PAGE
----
Graphics: Play this one in Standard Def if you can, as the decent art direction and great character design is otherwise ruined by the game’s awful look on an HDTV; even the CG cutscenes only manage to look “okay,” which has to be something of an achievement. Lazulis City looks good, that’s about it. Some slowdown during the busy battles can be distracting.

Gameplay: Lazulis City is awesome but not all that compelling to venture through. Combat starts off nicely but tries to do too many things and gets frustrating fast. Weapon upgrading is shallow, more advanced battle tactics feel unrefined. Bad collision detection, repetitive dungeons and boss fights.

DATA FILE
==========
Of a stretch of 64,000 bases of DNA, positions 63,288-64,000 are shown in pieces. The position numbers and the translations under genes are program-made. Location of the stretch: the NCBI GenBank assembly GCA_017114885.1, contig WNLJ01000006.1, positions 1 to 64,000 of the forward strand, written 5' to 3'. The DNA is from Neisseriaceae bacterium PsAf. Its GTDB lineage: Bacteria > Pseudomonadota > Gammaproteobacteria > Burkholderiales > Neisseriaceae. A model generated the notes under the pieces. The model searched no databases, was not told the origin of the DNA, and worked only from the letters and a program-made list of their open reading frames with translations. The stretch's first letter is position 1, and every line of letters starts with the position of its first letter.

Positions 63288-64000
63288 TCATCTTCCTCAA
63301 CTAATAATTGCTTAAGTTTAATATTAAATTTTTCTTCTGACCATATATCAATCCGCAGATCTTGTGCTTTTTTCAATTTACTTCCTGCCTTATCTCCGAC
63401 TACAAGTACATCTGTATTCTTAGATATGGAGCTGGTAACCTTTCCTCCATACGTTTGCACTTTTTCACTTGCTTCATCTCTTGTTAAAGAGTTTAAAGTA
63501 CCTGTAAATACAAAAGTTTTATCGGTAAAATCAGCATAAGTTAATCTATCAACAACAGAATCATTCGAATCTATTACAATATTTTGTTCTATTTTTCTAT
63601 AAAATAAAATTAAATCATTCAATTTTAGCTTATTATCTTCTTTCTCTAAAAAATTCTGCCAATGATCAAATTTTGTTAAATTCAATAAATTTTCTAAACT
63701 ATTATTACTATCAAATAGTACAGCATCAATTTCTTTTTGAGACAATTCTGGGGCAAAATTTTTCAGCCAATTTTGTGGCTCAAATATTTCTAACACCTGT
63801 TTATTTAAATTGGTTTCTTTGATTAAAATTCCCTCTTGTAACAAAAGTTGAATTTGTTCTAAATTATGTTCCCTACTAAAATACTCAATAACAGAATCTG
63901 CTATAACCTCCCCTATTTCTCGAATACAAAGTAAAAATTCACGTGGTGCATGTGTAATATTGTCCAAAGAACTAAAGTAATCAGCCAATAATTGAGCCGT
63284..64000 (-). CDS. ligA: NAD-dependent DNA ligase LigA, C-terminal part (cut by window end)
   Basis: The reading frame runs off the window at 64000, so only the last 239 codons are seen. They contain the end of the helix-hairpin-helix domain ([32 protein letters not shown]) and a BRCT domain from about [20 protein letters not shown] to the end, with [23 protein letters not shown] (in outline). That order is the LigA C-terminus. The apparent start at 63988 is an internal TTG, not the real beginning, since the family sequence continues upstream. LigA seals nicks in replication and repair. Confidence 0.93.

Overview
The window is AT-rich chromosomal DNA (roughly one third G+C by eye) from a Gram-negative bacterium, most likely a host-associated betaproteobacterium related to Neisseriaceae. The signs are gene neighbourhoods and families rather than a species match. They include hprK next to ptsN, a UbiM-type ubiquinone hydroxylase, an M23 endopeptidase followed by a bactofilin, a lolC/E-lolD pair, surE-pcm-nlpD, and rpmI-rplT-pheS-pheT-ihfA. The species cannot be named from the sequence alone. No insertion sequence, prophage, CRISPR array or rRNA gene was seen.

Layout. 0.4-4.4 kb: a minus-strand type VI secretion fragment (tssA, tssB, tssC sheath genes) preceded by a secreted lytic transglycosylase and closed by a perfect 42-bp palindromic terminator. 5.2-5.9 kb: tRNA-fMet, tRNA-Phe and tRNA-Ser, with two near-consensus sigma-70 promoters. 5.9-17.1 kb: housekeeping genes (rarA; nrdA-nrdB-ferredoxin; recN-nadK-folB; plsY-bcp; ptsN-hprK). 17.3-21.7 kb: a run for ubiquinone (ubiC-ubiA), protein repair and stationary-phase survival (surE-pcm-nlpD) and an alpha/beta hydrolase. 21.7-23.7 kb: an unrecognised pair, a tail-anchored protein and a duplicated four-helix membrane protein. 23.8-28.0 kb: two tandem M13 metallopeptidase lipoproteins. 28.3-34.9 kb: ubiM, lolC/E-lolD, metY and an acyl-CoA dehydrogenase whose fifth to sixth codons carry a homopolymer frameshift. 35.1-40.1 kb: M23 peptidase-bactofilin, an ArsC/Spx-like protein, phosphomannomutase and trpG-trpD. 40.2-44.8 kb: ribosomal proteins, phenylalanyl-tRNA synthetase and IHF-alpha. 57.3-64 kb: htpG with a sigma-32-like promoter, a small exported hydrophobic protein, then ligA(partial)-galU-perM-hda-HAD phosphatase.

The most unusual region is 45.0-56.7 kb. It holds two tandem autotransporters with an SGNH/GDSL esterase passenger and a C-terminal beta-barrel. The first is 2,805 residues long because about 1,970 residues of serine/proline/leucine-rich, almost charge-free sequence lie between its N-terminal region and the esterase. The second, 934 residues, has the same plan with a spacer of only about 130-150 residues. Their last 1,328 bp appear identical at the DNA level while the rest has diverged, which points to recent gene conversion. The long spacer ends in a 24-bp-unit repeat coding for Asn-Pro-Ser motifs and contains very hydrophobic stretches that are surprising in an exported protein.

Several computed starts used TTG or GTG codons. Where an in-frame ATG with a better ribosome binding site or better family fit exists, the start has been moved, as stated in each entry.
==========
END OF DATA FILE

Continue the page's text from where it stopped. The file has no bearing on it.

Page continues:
Sound: Incredible voice acting that’s some of the best in a Japanese game this generation and great sound effects. The music, though, is among the blandest I’ve ever heard from Nobuo Uematsu. Aside from the relaxing music of Lazulis City, hardly a single other song stood out to me.

Replay Value: 18-24 hours is what the main quest takes, though I wanted it to end about halfway through that. You can theoretically spend more time doing sidequests and other things.

Overall: 5.0/10